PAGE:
# Multilevel model for longitudinal data: fixed x random interaction (crossed random effects)

I am analyzing a longitudinal data set where observations for time t (level 1) are nested within units i (level 2). The baseline model with random intercept and slope looks something like this:

y_ti = beta_0i + beta_1i * x1_ti + e_ti, with

beta_0i = gamma_00 + gamma_10 * a_i + u_0i
beta_1i = gamma_10 + gamma_11 * a_i + u_1i

and a bivariate normal structure for the second level error terms. In the original model, x1 corresponds to a unit-specific trend. In the second half of the observation period, some units were exposed to a treatment. All units were observed at the same points in time, however, the treatment occured at different points in time for different units (e.g., for unit 1 in period 15 and for unit 2 in period 25). In addition, some of the units were not exposed to the treatment at all. Also, there is another variable (x2) and I would like to find out if the associated random slope differs before and after the treatment occured. This means I am not only interested in the variation in slopes between units for beta_2, but also in the within-unit variation in slopes before and after the treatment occured for those units that were exposed to the treatment. In the following equation, I added the fixed treatment effect and the additional random slope:

y_ti = beta_0i + beta_1i * x1_ti + beta_2i * x2_ti + beta_3 * treat_ti + e_ti

So basically, I am interested in the interaction between the treatment variable (fixed effect) and the x2 variable (random effect). To solve this, my current approach is to model the outcome for time t (level 1) nested within units i (level 2), and units i cross-classified by status j, i.e., treatment and non-treatment (level 3). The cross-classified approach seems to be a possible solution, since the units are not nested in the higher-order treatment and non-treatment groups, but may belong to the one or the other at different points in time. My current approach is therefore:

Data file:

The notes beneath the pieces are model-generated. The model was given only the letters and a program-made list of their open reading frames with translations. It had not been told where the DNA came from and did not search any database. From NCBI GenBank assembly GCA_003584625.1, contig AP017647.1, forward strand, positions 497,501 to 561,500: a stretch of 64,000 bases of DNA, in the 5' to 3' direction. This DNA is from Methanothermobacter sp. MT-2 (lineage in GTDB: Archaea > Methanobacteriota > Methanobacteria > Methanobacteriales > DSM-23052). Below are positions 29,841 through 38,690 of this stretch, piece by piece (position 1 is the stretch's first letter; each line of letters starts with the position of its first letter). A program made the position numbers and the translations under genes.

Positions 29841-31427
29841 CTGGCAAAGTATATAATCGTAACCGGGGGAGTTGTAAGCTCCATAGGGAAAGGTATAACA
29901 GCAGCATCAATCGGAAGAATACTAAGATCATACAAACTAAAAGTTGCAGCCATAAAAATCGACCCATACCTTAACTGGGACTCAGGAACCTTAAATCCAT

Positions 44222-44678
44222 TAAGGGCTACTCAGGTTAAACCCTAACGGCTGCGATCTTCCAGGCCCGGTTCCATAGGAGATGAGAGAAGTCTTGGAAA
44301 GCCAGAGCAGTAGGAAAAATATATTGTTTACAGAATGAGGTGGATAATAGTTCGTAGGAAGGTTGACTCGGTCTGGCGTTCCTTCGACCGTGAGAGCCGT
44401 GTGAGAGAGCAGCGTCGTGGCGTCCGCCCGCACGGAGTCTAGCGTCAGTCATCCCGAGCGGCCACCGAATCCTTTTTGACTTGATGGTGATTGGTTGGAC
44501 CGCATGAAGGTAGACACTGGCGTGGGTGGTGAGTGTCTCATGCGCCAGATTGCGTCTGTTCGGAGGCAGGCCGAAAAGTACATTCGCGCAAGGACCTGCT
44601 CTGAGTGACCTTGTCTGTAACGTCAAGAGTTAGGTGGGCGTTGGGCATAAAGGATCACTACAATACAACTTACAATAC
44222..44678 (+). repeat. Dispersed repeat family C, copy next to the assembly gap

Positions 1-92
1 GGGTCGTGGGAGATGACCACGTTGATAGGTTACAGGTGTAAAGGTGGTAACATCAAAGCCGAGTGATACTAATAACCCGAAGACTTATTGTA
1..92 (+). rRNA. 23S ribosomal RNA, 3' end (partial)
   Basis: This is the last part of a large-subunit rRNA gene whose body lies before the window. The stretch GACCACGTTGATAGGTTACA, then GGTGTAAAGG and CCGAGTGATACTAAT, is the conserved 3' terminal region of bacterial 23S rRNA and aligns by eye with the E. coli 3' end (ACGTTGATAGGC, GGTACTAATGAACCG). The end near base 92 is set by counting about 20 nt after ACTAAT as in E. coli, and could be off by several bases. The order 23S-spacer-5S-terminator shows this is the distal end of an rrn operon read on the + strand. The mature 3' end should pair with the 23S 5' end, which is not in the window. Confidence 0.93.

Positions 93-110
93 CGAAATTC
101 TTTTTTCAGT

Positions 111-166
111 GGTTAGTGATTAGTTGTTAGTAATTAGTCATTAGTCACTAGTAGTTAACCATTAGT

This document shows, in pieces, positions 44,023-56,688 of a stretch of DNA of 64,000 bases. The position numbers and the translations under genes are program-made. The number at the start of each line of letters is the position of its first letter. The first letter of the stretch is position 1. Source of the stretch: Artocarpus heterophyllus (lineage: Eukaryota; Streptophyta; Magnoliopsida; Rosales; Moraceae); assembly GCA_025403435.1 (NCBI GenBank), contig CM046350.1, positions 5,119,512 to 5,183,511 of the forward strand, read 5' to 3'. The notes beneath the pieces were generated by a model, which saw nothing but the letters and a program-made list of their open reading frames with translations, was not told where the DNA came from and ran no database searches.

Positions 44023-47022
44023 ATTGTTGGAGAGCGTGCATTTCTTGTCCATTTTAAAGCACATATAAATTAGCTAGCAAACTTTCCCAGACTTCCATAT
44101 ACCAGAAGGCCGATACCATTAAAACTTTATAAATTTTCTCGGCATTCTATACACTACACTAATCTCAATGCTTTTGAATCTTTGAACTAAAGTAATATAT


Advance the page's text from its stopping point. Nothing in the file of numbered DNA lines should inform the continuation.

y_tij = beta_0i + beta_1i * x1_ti + beta_2ij * x2_tij + beta_3 * treat_ti + e_tij

This gives me two coefficients (slopes) for beta_2 for each treated unit (before and after) and one coefficient (slope) for each non-treated unit. This information could be used to explore the effect of the treatment on the random slope associated with variable x2.

I attached a reproducible example using simulated data. The model runs fine (also on the original data) and recovers the parameters well. So my question is: is this a reasonable modeling approach, or are there better ways to model this interaction?

Any help is much appreciated!

Run file: run_file.R (6.1 KB)
Stan model: model.stan (2.3 KB)

Hi,
at first glance this looks OK, but this is hard to tell without fully understanding your data, which I do not. Generally you can check that your model is appropriate with prior predictive checks and posterior predictive checks. The Visualisation paper has some nice thoughts on this. Also you can search this forum or the whole Internet for these terms and you should find a lot of useful thoughts.

Also note that you can use MathJax (some hints at https://math.meta.stackexchange.com/questions/5020/mathjax-basic-tutorial-and-quick-reference) to display your Math nicely in your posts.

2 Likes

And if it’s helpful all the code we used for the paper is available at